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UBC Theses and Dissertations

Learning to see in the Pietist Orphanage : geometry, philanthropy and the science of perfection, 1695-1730 Whitmer, Kelly Joan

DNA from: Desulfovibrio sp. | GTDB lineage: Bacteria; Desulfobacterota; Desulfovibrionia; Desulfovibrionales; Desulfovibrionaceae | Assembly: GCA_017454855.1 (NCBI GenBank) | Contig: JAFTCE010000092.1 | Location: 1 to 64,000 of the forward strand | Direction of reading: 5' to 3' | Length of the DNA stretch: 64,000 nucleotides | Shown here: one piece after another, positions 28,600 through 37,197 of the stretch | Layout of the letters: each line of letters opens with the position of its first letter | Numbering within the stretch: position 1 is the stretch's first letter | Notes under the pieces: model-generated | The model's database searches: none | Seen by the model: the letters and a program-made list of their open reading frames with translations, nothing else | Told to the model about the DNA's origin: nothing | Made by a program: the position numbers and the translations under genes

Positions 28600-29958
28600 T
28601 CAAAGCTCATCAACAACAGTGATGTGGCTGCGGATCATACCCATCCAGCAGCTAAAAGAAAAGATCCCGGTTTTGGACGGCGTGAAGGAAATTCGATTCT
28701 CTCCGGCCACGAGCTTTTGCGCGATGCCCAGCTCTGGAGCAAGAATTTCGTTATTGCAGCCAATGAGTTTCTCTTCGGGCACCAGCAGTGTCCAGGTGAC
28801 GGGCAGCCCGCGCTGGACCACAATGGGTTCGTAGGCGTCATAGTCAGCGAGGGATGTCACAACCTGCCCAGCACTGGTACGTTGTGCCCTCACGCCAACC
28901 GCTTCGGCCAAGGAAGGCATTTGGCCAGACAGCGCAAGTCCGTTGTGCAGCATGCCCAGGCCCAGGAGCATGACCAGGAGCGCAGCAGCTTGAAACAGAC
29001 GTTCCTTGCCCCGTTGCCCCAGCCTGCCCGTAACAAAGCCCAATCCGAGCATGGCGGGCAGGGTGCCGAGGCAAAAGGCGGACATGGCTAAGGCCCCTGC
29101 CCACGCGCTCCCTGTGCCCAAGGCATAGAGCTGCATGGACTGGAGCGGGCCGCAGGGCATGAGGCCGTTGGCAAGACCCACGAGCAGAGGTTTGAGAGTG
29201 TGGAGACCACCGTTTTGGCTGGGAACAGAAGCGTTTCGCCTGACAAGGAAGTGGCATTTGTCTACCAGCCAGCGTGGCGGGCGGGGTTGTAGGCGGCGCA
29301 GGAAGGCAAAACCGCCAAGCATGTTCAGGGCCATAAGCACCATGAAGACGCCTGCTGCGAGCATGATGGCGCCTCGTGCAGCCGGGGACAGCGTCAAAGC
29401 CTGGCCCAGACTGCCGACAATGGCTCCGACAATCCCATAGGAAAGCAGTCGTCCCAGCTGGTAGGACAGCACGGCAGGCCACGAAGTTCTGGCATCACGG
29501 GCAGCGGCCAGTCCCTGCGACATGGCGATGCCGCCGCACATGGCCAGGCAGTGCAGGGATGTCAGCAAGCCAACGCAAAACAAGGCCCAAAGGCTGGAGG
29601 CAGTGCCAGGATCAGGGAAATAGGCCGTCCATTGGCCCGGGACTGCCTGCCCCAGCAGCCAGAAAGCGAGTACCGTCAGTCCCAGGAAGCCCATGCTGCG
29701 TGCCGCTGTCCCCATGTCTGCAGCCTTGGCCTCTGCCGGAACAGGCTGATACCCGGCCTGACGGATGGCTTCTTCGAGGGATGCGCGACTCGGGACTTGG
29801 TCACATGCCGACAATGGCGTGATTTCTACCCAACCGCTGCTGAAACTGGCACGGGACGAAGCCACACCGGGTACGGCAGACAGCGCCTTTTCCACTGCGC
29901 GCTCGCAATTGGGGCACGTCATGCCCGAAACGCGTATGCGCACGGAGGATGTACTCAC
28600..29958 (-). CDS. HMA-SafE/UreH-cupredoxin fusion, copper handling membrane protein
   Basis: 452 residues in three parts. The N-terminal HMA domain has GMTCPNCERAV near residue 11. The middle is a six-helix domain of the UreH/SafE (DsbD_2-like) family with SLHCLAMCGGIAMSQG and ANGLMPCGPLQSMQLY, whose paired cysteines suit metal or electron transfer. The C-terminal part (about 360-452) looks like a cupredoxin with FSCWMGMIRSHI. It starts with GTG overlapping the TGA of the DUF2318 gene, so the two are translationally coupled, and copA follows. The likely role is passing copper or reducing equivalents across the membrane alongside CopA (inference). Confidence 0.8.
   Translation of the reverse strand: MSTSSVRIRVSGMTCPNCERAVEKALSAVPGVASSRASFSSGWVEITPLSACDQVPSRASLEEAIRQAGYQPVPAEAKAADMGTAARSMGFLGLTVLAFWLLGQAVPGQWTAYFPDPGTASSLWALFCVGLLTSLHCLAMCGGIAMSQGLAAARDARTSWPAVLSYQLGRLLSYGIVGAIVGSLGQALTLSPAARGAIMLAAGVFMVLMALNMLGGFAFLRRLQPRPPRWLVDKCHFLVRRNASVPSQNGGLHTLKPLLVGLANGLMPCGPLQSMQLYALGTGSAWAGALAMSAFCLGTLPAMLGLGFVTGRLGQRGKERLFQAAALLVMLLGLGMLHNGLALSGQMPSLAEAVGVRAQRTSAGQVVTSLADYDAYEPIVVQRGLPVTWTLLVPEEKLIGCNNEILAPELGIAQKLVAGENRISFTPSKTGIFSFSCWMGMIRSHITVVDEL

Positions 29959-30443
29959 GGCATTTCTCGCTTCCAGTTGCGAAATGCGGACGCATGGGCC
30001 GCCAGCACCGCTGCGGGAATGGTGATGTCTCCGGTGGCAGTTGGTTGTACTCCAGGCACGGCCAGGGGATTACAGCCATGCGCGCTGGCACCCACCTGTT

This is a dissertation about the Halle method, or the visual pedagogies of the Pietist Orphanage as they were developed in the German university town of Halle from 1695 until 1730. A “Pietist” was someone who was affiliated with an evangelical reform movement first initiated by Philipp Jakob Spener in the 1670s. A long and deeply entrenched historiographical tradition has portrayed the Halle proponents of this movement—especially their leader August Hermann Francke—as zealous, yet practical, Lutheran reformers who were forced to directly confront the ideals of early Enlightenment in conjunction with the state-building mandate of Brandenburg-Prussia. This has led to a persistent tendency to see Halle Pietists as “others” who cultivated their collective identity in opposition to so-called Enlightenment intellectuals, like Christian Wolff, at the same time as they exerted a marked influence on these same persons. As a result of this dichotomous portrayal over the years, the impact of the Halle method on educational reform, and on the meanings eighteenth-century Europeans attached to philanthropy more generally, has been misunderstood. I argue that the Pietist Orphanage holds the key to remedying several problems that have impeded our ability to understand the significance of Pietist pedagogy and philanthropy. This was a site specifically designed to introduce children to the conciliatory knowledge-making strategies of the first Berlin Academy of Science members and their associates. These strategies championed the status of the heart as an assimilatory juncture point and were refined in the schools of the Pietist Orphanage, which itself functioned as a visual showplace that viewers could observe in order to edify and improve themselves. It was the material expression of Halle Pietists’ commitment to a “third way” and marked their attempt to assimilate experience and cognition, theology and philosophy, absolutism and voluntarism. The dissertation examines several personalities who had a direct bearing on this conciliatory project: namely E. W. von Tschirnhaus, Johann Christoph Sturm, Leonhard Christoph Sturm, Gottfried Wilhelm Leibniz and Christian Wolff. It also examines how the method was applied in the Halle Orphanage schools and extended elsewhere.

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